The 15 gorgeous islands that make up the Cook Islands could provide a hint of paradise.  Warm tropical waters, crystal clear waters and aquatic life are just a few of the treasures that can be found here. Then in Tonga, discover white beaches, coral reefs and tropical rainforest.  Continue this tropical holiday in Fiji, which also has beaches and coral reefs.  

Days 44 to 113: New Zealand, Australia and Asia

New Zealand

In New Zealand, go on an extensive tour that includes the Bay of Islands, an enclave of more than 140 islands with beaches and water activities. Find an abundance of wildlife, including penguins, dolphins, marlin, whales, and gannets.  There’s even a camping ground here.

Go on to cruise the Tasman Sea, and discover several attractions in Australia. The Great Barrier Reef, located in northeastern Australia, consists of golden beaches, thousands of reefs, and hundreds of Islands with dolphins, sharks, and colorful fish.     

Then cruise the Timor Sea and start exploring the culture and beauty of Asia. See Indonesia, and then go on to visit Brunei, Malaysia, Philippines, China, Hong Kong , Vietnam, Thailand, Cambodia, Singapore and India.  During this journey explore Ha Long Bay in Vietnam, which has beautiful islands topped with rainforests.  

Days 114 to 131: The Middle East, North Africa and the Central Mediterranean

Malta in the Central Mediterranean

Cruise across the Arabian Sea, and tour several countries in the Middle East and North Africa: Oman, Jordan, Egypt, and Tunisia. There is also a stop at Malta, located in the Central Mediterranean.  See wildflowers, plants, prehistoric sites, and walk to discover Malta’s natural beauty.  

Days 132 to 141: Europe

Murcia (Cartagena), Spain

See Portugal, England, and explore the beaches and hiking trails of Sardinia, the Italian island in the Mediterranean Sea. In Spain, Murcia is a university city with beaches, water sports, wine, and historical sites.    

Want to explore these countries, and Interested in this cruise? Call Viking at 888-850-6260 or find out more here.

Originally posted 2017-10-26 14:08:07.

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Same-Sex Marriage in the US: A Decade of Change



On June 26, 2015, the Supreme Court announced the decision to make same-sex marriage a right in all 50 states. People all over the country celebrated, pride flags were flown, and for the first time, the White House was lit with rainbow lights. The decision was a landmark victory for the gay-rights movement, but behind it all was decades of litigation, activism, and advocacy.

In 1996, a law called the Defense of Marriage Act was signed into law by President Bill Clinton. It defined marriage as “the union of one man and one woman” in the United States constitution. Individual states were able to recognize same-sex unions, but on a federal level, the words wife, husband, and spouse, were reserved specifically for heterosexual couples. Same-sex couples were also denied social security survivor’s benefits and were unable to jointly file taxes. For almost a decade, the DOMA remained.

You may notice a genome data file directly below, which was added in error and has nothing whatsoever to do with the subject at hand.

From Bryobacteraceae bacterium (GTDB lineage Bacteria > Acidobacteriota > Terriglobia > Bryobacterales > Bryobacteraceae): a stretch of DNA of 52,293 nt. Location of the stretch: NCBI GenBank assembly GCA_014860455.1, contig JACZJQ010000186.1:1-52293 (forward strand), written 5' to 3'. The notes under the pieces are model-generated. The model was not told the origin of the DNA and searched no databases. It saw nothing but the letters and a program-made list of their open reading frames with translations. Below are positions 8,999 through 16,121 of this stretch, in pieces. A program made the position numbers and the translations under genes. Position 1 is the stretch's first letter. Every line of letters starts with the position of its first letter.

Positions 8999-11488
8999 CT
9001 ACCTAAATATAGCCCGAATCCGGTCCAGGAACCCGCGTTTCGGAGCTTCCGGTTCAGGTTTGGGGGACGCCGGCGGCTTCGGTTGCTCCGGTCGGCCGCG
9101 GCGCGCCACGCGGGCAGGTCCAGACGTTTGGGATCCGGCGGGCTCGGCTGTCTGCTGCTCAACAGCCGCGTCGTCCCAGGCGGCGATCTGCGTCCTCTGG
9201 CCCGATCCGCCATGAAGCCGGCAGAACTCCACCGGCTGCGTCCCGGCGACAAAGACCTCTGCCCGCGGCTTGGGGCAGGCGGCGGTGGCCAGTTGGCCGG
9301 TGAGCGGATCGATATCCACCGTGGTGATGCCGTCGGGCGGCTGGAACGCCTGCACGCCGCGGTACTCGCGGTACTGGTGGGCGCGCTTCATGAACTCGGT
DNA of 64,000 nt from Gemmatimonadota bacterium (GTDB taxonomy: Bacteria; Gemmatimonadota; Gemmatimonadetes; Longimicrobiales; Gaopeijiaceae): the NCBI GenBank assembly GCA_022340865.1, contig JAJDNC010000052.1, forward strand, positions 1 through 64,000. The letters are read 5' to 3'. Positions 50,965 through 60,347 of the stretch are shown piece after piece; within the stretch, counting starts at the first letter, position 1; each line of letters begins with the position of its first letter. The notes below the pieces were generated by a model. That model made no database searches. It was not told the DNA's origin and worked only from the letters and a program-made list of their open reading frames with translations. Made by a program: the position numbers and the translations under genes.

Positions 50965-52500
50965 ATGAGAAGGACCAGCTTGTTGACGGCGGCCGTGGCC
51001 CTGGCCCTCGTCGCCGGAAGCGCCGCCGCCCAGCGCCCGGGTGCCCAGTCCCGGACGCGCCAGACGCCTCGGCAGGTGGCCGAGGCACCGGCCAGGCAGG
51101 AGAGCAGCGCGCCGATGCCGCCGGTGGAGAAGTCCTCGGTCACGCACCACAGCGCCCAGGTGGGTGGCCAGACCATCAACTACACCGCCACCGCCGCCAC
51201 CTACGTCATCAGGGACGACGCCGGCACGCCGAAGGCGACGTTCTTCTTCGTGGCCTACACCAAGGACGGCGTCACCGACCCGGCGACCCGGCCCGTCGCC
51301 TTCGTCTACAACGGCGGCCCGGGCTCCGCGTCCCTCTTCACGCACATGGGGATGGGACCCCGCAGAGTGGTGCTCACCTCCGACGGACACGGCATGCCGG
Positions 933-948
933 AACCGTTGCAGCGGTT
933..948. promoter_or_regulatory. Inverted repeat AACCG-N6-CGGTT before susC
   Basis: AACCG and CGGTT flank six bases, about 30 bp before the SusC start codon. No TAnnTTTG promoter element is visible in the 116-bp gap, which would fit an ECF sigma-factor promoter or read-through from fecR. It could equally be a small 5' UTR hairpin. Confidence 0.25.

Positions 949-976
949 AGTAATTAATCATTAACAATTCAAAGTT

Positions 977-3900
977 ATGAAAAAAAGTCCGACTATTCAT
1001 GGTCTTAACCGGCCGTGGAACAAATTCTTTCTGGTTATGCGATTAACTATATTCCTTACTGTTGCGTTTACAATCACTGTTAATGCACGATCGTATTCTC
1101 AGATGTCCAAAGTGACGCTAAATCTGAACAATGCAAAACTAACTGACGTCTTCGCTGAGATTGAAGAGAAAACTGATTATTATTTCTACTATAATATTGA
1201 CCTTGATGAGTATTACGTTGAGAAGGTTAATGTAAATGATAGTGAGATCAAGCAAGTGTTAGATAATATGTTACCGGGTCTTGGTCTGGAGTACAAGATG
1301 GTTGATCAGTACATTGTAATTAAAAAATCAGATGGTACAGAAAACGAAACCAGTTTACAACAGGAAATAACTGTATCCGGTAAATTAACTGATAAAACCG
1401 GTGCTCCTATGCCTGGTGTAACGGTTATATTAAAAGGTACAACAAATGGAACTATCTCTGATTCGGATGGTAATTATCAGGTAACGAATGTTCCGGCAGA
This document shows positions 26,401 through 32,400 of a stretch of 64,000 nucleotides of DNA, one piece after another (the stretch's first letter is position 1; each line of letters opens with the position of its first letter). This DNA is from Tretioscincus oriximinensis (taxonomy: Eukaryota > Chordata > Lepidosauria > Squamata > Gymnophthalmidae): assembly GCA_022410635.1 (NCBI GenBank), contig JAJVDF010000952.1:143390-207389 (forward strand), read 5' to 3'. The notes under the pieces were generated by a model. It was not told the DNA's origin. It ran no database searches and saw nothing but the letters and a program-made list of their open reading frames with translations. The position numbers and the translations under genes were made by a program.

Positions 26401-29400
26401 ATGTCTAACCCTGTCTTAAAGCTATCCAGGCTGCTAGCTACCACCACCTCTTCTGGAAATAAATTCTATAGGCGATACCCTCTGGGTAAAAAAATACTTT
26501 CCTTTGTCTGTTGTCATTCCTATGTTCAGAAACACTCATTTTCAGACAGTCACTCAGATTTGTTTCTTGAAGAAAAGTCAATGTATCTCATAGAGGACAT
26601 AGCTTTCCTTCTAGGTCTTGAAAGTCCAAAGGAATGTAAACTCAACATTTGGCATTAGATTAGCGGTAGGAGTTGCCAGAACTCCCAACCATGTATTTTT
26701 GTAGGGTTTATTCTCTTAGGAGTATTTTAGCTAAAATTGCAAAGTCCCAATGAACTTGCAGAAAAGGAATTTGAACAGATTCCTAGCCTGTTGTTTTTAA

After 40 years of being together, Edith Windsor and Thea Spyer traveled to Toronto to get legally married in 2007. A year later, their union was officially recognized by their home state of New York . In 2009, Spyer passed away at the age of 77. She left her entire estate to her wife, Windsor. Because of DOMA, the federal government did not recognize their union as a marriage and Windsor was required to pay over $300,000 in taxes on her inheritance. Windsor decided to challenge this because she was legally married and should have therefore qualified for an unlimited tax deduction on the inherited estate. After approaching several gay-rights advocacy groups, she was repeatedly denied and was unable to find representation.

Finally, Roberta Kaplan of Paul, Weiss, Rifkind, Wharton & Garrison LLP agreed to take on the case. In 2010, her case was filed and made its way through the circuits and in 2013 it had reached the United States Supreme Court. In a 5-4 decision, the court ruled in favor of Windsor and announced that DOMA had been unconstitutional. By the same margin, the Supreme Court would legalize same-sex marriage three years later.

In September of 2017, Windsor passed away at the age of 88. She left behind a legacy of activism and change, and hope. At her funeral, Hillary Rodham read a eulogy. “Because of her, people came out, marched in their first pride parade, married the love of their life. Thank you, Edie,” reported the New York Daily News.“Thank you for being a beacon of hope, for proving that love is more powerful than hate.”

Edith Windsor has helped to change the lives of thousands of LGBTQ couples and her legacy will continue to live on. Do you have a story of how legalizing same-sex marriage changed your life? Tell us in the comments!

Originally posted 2017-10-25 13:58:13.